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Figure 1.

Time to Remission for 13 Depressed Elderly Subjects in Relation to Fractional Anisotropy in a White Matter Axial Region Located 15 mm Above the Anterior Commissure–Posterior Commissure Planea

aHigh and low values for fractional anisotropy were divided at the median value. Eight subjects achieved remission, and five remained depressed.

Drevets WC: Neuroimaging studies of mood disorders. Biol Psychiatry  2000; 48:813-819
[PubMed]
[CrossRef]
 
MacFall JR, Payne ME, Provenzale JE, Krishnan KRR: Medial orbital frontal lesions in late-onset depression. Biol Psychiatry  2000; 49:803-806
 
Kumar A: Neuroanatomy of late-life mood disorders. Economics of Neuroscience  2001; 3:44-48
 
Kalayam B, Alexopoulos G: Prefrontal dysfunction and treatment response in geriatric depression. Arch Gen Psychiatry  1999; 56:713-718
[PubMed]
[CrossRef]
 
Alexopoulos GS, Meyers BS, Young RC, Kalayam B, Hull J, Kakuma T: Executive dysfunction increases the risk for relapse and recurrence of geriatric depression. Arch Gen Psychiatry  2000; 57:285-290
[PubMed]
[CrossRef]
 
Hickie I, Scott E, Mitchell P, Wilhelm K, Austin MP, Bennett B: Subcortical hyperintensities on magnetic resonance imaging: clinical correlates and prognostic significance in patients with severe depression. Biol Psychiatry  1995; 37:151-160
[PubMed]
[CrossRef]
 
Mayberg HS: Depression and frontal-subcortical circuits: focus on prefrontal-limbic interactions, in Frontal-Subcortical Circuits in Psychiatric and Neurological Disorders. Edited by Lichter DC, Cummings JL. New York, Guilford, 2001, pp 177-206
 
Mattis S: Dementia Rating Scale. Odessa, Fla, Psychological Assessment Resources, 1989
 
Ivnik RJ, Malec JF, Smith GE, Tangalos EG, Petersen RC: Neuropsychological test norms above age 55. Clin Neuropsychol  1996; 10:262-278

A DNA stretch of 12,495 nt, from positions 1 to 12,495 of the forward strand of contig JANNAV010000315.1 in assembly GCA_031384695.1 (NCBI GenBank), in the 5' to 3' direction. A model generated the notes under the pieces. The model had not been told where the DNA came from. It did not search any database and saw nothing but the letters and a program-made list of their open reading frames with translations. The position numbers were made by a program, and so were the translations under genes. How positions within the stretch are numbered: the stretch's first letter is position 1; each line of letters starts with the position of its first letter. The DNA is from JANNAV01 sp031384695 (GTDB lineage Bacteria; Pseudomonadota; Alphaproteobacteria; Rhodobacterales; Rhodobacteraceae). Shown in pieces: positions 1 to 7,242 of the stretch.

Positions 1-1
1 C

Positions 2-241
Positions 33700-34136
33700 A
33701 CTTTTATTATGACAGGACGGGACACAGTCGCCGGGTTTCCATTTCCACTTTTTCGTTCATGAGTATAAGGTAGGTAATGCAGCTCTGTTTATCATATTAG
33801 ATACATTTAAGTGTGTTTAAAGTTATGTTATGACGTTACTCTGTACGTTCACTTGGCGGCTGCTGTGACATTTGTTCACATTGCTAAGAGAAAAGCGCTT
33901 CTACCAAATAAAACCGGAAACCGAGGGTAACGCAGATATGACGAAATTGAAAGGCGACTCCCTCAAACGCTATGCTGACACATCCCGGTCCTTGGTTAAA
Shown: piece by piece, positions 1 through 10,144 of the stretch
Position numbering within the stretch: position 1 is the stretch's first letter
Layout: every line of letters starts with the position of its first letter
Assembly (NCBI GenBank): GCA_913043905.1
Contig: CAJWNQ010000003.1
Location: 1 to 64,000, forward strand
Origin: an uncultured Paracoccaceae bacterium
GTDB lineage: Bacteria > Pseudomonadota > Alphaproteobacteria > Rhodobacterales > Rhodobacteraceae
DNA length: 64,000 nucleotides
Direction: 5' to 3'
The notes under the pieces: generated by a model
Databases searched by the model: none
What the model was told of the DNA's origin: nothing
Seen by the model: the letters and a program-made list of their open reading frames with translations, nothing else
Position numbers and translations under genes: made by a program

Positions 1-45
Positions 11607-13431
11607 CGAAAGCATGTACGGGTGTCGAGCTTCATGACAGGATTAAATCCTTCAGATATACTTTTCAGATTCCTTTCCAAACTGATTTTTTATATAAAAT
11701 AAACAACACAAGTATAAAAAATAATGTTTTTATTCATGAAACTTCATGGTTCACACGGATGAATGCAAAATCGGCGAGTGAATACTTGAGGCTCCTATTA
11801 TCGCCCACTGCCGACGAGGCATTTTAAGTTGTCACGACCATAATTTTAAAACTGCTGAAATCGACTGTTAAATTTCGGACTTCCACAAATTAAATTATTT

[CrossRef]
 
Miller MD, Paradis CF, Houck PR, Mazumdar S, Stack JA, Rifai AH, Mulsant B, Reynolds CF III: Rating chronic medical illness burden in geropsychiatric practice and research: application of the Cumulative Illness Rating Scale. Psychiatry Res  1992; 41:237-248
[PubMed]
[CrossRef]
 
Basser PJ: Inferring microstructural features and the physiological state of tissues from diffusion-weighted images. NMR Biomed  1995; 8:333-344
[PubMed]
[CrossRef]
 
Middleton FA, Strick PL: A revised neuroanatomy of frontal-subcortical circuits, in Frontal Subcortical Circuits in Psychiatric and Neurological Disorders. New York, Guilford, 2001, pp 44-58
 

Figure 1.

Time to Remission for 13 Depressed Elderly Subjects in Relation to Fractional Anisotropy in a White Matter Axial Region Located 15 mm Above the Anterior Commissure–Posterior Commissure Planea

aHigh and low values for fractional anisotropy were divided at the median value. Eight subjects achieved remission, and five remained depressed.

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References

Drevets WC: Neuroimaging studies of mood disorders. Biol Psychiatry  2000; 48:813-819
[PubMed]
[CrossRef]
 
MacFall JR, Payne ME, Provenzale JE, Krishnan KRR: Medial orbital frontal lesions in late-onset depression. Biol Psychiatry  2000; 49:803-806
 
Kumar A: Neuroanatomy of late-life mood disorders. Economics of Neuroscience  2001; 3:44-48
 
Kalayam B, Alexopoulos G: Prefrontal dysfunction and treatment response in geriatric depression. Arch Gen Psychiatry  1999; 56:713-718
[PubMed]
[CrossRef]
 
Alexopoulos GS, Meyers BS, Young RC, Kalayam B, Hull J, Kakuma T: Executive dysfunction increases the risk for relapse and recurrence of geriatric depression. Arch Gen Psychiatry  2000; 57:285-290
[PubMed]
[CrossRef]
 
Hickie I, Scott E, Mitchell P, Wilhelm K, Austin MP, Bennett B: Subcortical hyperintensities on magnetic resonance imaging: clinical correlates and prognostic significance in patients with severe depression. Biol Psychiatry  1995; 37:151-160
[PubMed]
[CrossRef]
 
Mayberg HS: Depression and frontal-subcortical circuits: focus on prefrontal-limbic interactions, in Frontal-Subcortical Circuits in Psychiatric and Neurological Disorders. Edited by Lichter DC, Cummings JL. New York, Guilford, 2001, pp 177-206
 
Mattis S: Dementia Rating Scale. Odessa, Fla, Psychological Assessment Resources, 1989
 
Ivnik RJ, Malec JF, Smith GE, Tangalos EG, Petersen RC: Neuropsychological test norms above age 55. Clin Neuropsychol  1996; 10:262-278
[CrossRef]
 
Miller MD, Paradis CF, Houck PR, Mazumdar S, Stack JA, Rifai AH, Mulsant B, Reynolds CF III: Rating chronic medical illness burden in geropsychiatric practice and research: application of the Cumulative Illness Rating Scale. Psychiatry Res  1992; 41:237-248
[PubMed]
[CrossRef]
 
Basser PJ: Inferring microstructural features and the physiological state of tissues from diffusion-weighted images. NMR Biomed  1995; 8:333-344
[PubMed]
[CrossRef]
 
Middleton FA, Strick PL: A revised neuroanatomy of frontal-subcortical circuits, in Frontal Subcortical Circuits in Psychiatric and Neurological Disorders. New York, Guilford, 2001, pp 44-58